Kuruvaka: 4 definitions
Kuruvaka means something in Hinduism, Sanskrit. If you want to know the exact meaning, history, etymology or English translation of this term then check out the descriptions on this page. Add your comment or reference to a book if you want to contribute to this summary article.
Natyashastra (theatrics and dramaturgy)Source: archive.org: The mirror of gesture (abhinaya-darpana)
One of the Hands indicating Trees.—Kuruvaka, the Kartarī and Tripatāka hands.
Natyashastra (नाट्यशास्त्र, nāṭyaśāstra) refers to both the ancient Indian tradition (śāstra) of performing arts, (nāṭya, e.g., theatrics, drama, dance, music), as well as the name of a Sanskrit work dealing with these subjects. It also teaches the rules for composing dramatic plays (nataka) and poetic works (kavya).
Languages of India and abroad
Sanskrit-English dictionarySource: Cologne Digital Sanskrit Dictionaries: Shabda-Sagara Sanskrit-English Dictionary
(-kaḥ) 1. The crimson amaranth. 2. A purple species of Barleria. 3. Also a yellow kind. E. ku a little, ru to sound, kvun affix, and uvaṅ substituted for u.Source: Cologne Digital Sanskrit Dictionaries: Benfey Sanskrit-English Dictionary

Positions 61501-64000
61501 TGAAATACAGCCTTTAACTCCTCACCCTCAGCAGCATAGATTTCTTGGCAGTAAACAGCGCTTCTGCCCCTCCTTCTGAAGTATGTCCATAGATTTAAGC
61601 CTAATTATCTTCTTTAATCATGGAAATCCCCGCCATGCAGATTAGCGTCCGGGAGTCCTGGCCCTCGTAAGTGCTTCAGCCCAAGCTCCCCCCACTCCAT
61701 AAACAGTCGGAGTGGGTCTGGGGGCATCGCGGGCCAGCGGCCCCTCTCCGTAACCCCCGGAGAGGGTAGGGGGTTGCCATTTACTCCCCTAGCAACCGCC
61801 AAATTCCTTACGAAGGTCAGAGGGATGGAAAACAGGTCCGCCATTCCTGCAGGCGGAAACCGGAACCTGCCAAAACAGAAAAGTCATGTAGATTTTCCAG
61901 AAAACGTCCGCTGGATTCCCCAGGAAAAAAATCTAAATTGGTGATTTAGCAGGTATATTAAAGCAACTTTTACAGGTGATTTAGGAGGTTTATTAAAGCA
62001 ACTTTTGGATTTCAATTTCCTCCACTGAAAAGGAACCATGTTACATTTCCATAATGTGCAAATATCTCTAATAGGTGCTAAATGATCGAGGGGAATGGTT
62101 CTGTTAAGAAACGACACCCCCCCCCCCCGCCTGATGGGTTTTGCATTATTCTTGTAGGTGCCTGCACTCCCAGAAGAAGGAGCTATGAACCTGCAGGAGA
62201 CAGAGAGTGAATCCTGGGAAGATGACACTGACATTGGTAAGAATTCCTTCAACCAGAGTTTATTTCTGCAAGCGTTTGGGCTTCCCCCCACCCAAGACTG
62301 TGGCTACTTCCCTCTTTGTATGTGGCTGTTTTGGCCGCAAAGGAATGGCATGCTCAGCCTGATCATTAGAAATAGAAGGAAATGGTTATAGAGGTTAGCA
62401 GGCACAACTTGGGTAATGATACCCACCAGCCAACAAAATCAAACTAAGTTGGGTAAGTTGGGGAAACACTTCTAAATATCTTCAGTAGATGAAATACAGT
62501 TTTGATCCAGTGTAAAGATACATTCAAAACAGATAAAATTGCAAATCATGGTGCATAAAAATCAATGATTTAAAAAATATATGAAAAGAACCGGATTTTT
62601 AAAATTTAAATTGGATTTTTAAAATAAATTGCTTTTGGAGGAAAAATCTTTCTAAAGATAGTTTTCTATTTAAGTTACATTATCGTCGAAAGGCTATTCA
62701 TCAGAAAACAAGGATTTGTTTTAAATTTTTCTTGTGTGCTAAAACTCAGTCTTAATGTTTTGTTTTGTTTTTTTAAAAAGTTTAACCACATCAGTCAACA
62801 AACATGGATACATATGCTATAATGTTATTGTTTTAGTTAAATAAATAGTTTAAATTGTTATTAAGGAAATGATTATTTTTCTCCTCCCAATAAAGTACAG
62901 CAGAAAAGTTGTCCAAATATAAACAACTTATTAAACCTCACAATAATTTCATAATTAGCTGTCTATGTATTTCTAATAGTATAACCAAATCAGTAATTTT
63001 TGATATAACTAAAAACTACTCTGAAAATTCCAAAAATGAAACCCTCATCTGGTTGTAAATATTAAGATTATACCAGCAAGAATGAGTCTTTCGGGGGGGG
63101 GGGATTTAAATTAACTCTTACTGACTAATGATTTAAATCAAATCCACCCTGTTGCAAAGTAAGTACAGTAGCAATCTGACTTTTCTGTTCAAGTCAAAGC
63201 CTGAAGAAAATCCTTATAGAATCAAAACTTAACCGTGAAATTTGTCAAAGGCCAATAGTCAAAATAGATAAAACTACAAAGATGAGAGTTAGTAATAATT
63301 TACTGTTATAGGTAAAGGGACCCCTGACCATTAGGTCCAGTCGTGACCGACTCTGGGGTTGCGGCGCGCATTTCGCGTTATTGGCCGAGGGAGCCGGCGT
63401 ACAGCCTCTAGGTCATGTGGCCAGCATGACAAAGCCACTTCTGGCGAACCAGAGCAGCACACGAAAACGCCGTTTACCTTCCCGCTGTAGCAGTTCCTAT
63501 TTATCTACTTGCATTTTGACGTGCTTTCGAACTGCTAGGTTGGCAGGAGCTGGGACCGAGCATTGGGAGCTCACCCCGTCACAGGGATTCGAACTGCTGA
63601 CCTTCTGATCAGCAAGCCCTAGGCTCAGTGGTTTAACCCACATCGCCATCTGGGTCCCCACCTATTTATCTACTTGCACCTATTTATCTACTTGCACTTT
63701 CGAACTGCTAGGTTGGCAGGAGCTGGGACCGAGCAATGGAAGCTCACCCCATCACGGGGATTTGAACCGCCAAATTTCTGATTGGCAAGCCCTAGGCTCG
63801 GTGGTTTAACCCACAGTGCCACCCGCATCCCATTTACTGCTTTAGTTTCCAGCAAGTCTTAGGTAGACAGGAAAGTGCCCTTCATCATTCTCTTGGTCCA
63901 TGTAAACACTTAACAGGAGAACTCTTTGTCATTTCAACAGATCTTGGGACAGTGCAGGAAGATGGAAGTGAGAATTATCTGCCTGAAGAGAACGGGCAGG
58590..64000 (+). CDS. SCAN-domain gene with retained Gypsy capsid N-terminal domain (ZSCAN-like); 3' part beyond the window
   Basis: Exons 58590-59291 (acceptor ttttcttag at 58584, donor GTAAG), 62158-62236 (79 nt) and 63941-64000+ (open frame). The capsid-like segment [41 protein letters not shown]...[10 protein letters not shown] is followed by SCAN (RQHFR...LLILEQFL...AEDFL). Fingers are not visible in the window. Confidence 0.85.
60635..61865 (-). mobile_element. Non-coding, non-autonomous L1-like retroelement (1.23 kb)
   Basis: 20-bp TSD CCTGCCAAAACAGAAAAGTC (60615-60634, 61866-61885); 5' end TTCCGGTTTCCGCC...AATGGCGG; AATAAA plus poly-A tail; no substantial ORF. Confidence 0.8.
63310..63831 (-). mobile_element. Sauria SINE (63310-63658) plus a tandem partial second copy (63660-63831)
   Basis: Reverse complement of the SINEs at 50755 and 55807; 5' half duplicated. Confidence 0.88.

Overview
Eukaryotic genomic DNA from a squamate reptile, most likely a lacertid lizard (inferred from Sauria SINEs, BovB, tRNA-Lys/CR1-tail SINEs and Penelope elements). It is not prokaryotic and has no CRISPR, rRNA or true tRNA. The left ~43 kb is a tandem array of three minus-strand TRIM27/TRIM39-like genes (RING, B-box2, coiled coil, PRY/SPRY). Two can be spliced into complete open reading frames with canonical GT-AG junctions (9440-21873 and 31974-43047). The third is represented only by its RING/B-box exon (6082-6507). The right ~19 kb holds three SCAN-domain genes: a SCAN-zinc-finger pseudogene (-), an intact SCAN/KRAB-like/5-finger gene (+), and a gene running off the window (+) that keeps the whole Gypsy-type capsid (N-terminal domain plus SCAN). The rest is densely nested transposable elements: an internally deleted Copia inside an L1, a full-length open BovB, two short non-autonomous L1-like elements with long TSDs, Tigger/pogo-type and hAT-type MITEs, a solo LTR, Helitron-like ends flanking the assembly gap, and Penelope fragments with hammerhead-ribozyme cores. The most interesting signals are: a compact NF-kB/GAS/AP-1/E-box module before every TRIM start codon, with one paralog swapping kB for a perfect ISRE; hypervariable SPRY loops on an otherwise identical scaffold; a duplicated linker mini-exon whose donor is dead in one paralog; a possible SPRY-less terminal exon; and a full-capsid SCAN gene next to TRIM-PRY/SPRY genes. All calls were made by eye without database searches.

Kuruvaka (कुरुवक).—kuruvaka = kuravaka, [Rāmāyaṇa] 3, 79, 36.
Sanskrit, also spelled संस्कृतम् (saṃskṛtam), is an ancient language of India commonly seen as the grandmother of the Indo-European language family. Closely allied with Prakrit and Pali, Sanskrit is more exhaustive in both grammar and terms and has the most extensive collection of literature in the world, greatly surpassing its sister-languages Greek and Latin.
See also (Relevant definitions)
Starts with: Kuruvaka Tittha.
Search found 8 books and stories containing Kuruvaka; (plurals include: Kuruvakas). You can also click to the full overview containing English textual excerpts. Below are direct links for the most relevant articles:
The Mirror of Gesture (abhinaya-darpana) (by Ananda Coomaraswamy)
The Garuda Purana (by Manmatha Nath Dutt)
The Mahabharata (English) (by Kisari Mohan Ganguli)
The Devi Bhagavata Purana (by Swami Vijñanananda)
Sushruta Samhita, volume 1: Sutrasthana (by Kaviraj Kunja Lal Bhishagratna)
Kathasaritsagara (the Ocean of Story) (by Somadeva)